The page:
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Conductors and cables in conduits and tubing – Code File, December 2022

December 6, 2022 | By Nansy Hanna, P.Eng.

December 6, 2022 – The Canadian Electrical Code’s Tables 6 and 9 have seen some modifications over the last few code cycles. Historically, Table 6 served as a quick reference for determining the number of conductors of the same size in conduit. Now, based on changes to Tables 6 and 9 in the CE Code (2021 ed.), a calculation or comparison may provide a better understanding of the changes.

Our technical team prepared the analysis at right to help us see where we were, and where we are now with the current 2021 edition.

Open image in new tab/window to see full size.

By way of comparison, have a look at the impact on conduit fill using Table 6 over the last few code cycles:

How many No. 10 AWG RW90 unjacketed 600V conductors will fit in a 16-mm (1/2-in.) EMT conduit?
• 5 conductors (2012 code)
• 2 conductors (2015 & 2018 eds.)
• 4 conductors (2021 code)

Here is a process for determining the maximum number of same-size conductors in conduit using Tables 6, 8 and 9:


1. Use Table 8 to determine max percentage conduit fill.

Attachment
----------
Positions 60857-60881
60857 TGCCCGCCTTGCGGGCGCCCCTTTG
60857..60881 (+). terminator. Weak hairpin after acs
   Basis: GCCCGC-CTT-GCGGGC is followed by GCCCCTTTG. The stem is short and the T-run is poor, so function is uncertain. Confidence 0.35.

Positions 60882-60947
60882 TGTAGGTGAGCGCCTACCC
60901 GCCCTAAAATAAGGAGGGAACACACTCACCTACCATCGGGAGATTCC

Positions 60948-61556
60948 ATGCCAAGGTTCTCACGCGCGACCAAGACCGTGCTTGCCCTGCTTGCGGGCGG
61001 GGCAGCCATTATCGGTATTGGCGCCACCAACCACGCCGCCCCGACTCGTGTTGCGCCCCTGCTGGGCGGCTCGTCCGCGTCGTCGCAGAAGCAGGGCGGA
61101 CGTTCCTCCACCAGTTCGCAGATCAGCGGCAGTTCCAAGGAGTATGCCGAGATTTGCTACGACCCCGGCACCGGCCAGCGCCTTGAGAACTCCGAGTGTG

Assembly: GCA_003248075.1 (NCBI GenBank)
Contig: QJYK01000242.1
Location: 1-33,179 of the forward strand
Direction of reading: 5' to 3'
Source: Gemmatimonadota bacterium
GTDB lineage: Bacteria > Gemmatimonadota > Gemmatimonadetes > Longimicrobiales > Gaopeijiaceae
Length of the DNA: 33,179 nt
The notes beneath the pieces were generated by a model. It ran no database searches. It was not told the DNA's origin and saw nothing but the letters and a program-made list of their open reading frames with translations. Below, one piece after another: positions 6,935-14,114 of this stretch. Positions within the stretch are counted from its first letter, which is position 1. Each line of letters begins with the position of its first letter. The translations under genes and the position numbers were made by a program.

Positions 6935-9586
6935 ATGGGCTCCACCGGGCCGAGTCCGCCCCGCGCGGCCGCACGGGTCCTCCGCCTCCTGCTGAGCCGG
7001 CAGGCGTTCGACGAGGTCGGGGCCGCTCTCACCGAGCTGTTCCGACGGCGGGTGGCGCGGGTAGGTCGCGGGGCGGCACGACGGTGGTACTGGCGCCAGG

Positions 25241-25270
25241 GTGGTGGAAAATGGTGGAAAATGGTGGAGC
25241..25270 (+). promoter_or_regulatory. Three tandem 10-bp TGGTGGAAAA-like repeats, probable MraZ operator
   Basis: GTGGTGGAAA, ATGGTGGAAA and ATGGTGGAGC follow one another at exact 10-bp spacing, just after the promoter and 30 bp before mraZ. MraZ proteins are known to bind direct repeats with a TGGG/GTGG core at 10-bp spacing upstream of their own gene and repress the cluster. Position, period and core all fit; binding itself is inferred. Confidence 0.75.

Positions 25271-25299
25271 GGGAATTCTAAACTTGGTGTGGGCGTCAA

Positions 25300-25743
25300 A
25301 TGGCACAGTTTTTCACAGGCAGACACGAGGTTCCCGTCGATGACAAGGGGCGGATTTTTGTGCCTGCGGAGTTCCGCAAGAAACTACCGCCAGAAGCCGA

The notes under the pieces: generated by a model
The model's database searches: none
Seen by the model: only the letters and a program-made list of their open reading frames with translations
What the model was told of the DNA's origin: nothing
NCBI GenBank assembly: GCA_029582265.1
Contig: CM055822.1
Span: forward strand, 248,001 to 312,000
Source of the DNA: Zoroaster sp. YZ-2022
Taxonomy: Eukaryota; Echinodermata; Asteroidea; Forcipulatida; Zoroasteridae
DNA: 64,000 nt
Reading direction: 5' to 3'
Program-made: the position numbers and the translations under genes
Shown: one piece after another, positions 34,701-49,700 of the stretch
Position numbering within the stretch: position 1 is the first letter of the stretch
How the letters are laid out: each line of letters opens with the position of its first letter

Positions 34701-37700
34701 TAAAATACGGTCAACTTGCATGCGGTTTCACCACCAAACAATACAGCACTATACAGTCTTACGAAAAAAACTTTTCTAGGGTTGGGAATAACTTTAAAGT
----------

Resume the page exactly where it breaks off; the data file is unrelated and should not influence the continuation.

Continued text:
2. Select correct Table 9 based on Table 8 results.

3. Use Tables 9A-9H to find type of conduit and size to be used; record cross-sectional area value.

4. Go to appropriate Table 6 based on type of conductor used.

5. Tables 6A-6K are used to select conductor size. Follow the chart to the right until the area of conductors is less than or equal to the value recorded from Table 9. From this value, the corresponding number of conductors will be at the top of the Table.

6. This value at the top of the chosen Table 6 is the maximum number of same-size conductors permitted in the conduit.

This process can also be performed in reverse to determine minimum conduit size when the number of same-size conductors is known. For example:

What is the minimum size EMT conduit in which three (3) No. 10 AWG RW90XLPE 600V unjacketed conductors will fit?

1. Choose Table 6A for RW90XLPE 600V unjacketed conductors

2. Find the area of (3) No. 10 AWG conductors (47.08 mm2).

3. Table 8 for max percentage conduit fill, and see which Table 9 to select.

4. Table 8: three (3) conductors = 40%. Go to appropriate Table 9 at 40% fill (Table 9G).

5. Table 9G: Choose correct conduit type (EMT).

6. Table 9G: Compare results from Table 6A (47.08 mm2) to cross-sectional areas for different EMT sizes (47.08 mm2 < 72.51 mm2 = 16 mm [1/2-in.] EMT).

So 3(*) x No. 10 AWG RW90XLPE 600V unjacketed will fit in a minimum 1/2-in. EMT conduit. (Based on the above calculation, maximum 4x No. 10 AWG RW90XLPE 600V unjacketed conductors could fit in 1/2-in. EMT conduit, if needed.)

Nansy Hanna, P.Eng., is senior director, Engineering & Regulations, at Ontario’s Electrical Safety Authority (ESA). She is also chair of the Canadian Advisory Council on Electrical Safety (CACES) and a member of the ULC Advisory Council and CSA Technical Committee on CE Code-Part I. She can be reached at nansy.hanna@electricalsafety.on.ca.

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